Word Count: 369
Things To Be Aware Of: Suicidal themes.
Summary: Ianto is on a roof, and a tipping point.
Beta: No one!
Author Notes: Written for torchwood_las. GUYS. I WROTE TORCHWOOD AGAIN. I MISSED THEIR FACES OF ANGST. Ahem. Carry on.
From the stairwell, Jack says “I’ve been there before” as though he’s talking about some café or foreign city.
Ianto is looking up into the night and prodding the roof’s ledge with the toes of his shoes, alternating the weight on his feet. He knows Jack doesn’t mean the sky, the stars, or the planets. He knows this the same way Jack knows what toeing a ledge might mean.
(There are seventeen seconds between them, right now. The seconds extend into minutes and hours until the stretched rubber snaps back. Time is no longer a consistent measure, like a metronome that’s been adjusted mid-beat or a piece of graceful music that stumbles to strange staccato and then evens out again.)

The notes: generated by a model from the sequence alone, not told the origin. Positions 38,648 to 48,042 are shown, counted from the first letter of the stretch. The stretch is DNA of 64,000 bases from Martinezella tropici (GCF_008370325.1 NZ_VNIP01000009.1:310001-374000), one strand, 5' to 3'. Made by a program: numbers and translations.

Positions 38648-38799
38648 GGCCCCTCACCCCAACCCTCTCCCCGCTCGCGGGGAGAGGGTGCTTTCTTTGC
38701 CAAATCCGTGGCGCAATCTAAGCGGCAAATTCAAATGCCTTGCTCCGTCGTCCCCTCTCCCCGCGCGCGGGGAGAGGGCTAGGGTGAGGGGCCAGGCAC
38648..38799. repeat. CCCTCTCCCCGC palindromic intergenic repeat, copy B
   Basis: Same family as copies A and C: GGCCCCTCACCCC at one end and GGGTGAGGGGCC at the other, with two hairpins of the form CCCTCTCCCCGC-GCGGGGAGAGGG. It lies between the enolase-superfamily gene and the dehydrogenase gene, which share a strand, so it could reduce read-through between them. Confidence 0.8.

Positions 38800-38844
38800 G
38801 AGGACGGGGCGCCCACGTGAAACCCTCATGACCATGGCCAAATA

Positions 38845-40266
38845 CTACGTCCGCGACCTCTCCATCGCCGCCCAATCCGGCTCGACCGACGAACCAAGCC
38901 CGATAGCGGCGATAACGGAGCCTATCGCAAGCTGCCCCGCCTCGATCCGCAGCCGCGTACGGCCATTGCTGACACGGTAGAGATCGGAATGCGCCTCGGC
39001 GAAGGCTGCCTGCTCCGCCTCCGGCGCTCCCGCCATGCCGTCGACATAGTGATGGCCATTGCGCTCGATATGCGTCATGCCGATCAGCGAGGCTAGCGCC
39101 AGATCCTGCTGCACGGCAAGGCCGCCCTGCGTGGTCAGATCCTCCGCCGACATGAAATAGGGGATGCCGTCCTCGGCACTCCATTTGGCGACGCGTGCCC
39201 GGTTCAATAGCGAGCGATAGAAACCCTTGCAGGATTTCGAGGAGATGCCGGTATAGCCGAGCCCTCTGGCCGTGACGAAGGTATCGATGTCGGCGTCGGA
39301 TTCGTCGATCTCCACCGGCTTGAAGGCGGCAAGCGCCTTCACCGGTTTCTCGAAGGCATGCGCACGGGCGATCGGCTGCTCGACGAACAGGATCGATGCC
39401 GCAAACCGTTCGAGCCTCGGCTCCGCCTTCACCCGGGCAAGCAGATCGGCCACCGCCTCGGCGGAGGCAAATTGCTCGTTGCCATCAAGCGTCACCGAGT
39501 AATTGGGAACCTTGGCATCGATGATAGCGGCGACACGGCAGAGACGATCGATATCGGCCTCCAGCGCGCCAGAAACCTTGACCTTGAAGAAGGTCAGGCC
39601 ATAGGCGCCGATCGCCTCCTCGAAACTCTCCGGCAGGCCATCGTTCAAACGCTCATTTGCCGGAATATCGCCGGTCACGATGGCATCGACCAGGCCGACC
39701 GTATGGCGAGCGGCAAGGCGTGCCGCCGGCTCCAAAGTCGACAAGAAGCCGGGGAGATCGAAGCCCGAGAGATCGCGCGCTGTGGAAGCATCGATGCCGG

Jack clears his throat and steps closer – close enough so that Ianto can sense the shift of Jack’s head as he looks up, too.
“Sometimes, it’s nice. For a little while. Restful, some peace and quiet. But people like us aren’t meant for rest, Ianto.”
Jack’s hand rests on Ianto’s shoulder, warm through the thin fabric of his shirt. Ianto can’t find the words to tell him that it isn’t the thick gloom, the reverberating quiet, that he craves – eternal rest, he agrees, will do him no good.
“I’m not going to jump,” he says, annoyed, and takes a step back as Jack’s hand moves from shoulder to waist.
“No, you aren’t.”
It is cold on the rooftop and the wind adds an even sharper chill, but it feels good against his face and it numbs his fingers; it turns Jack’s body heat into a line of fire down his back. Ianto closes his eyes against the pinpricks of light in front of him: red-orange below, blue-white above.
“I know,” Jack says, “but you wanted to fall.”
The hand on Ianto’s waist shifts until a whole arm encircles him. He leans back and, with the shade of his eyelids and the bright rush of wind across him, it feels like plummeting into the shadows.
Ianto lets himself smile, just a little.
“I did,” he says. “I do.”
After all, he thinks, there are other ways to let go and fall into the darkness.
So he does.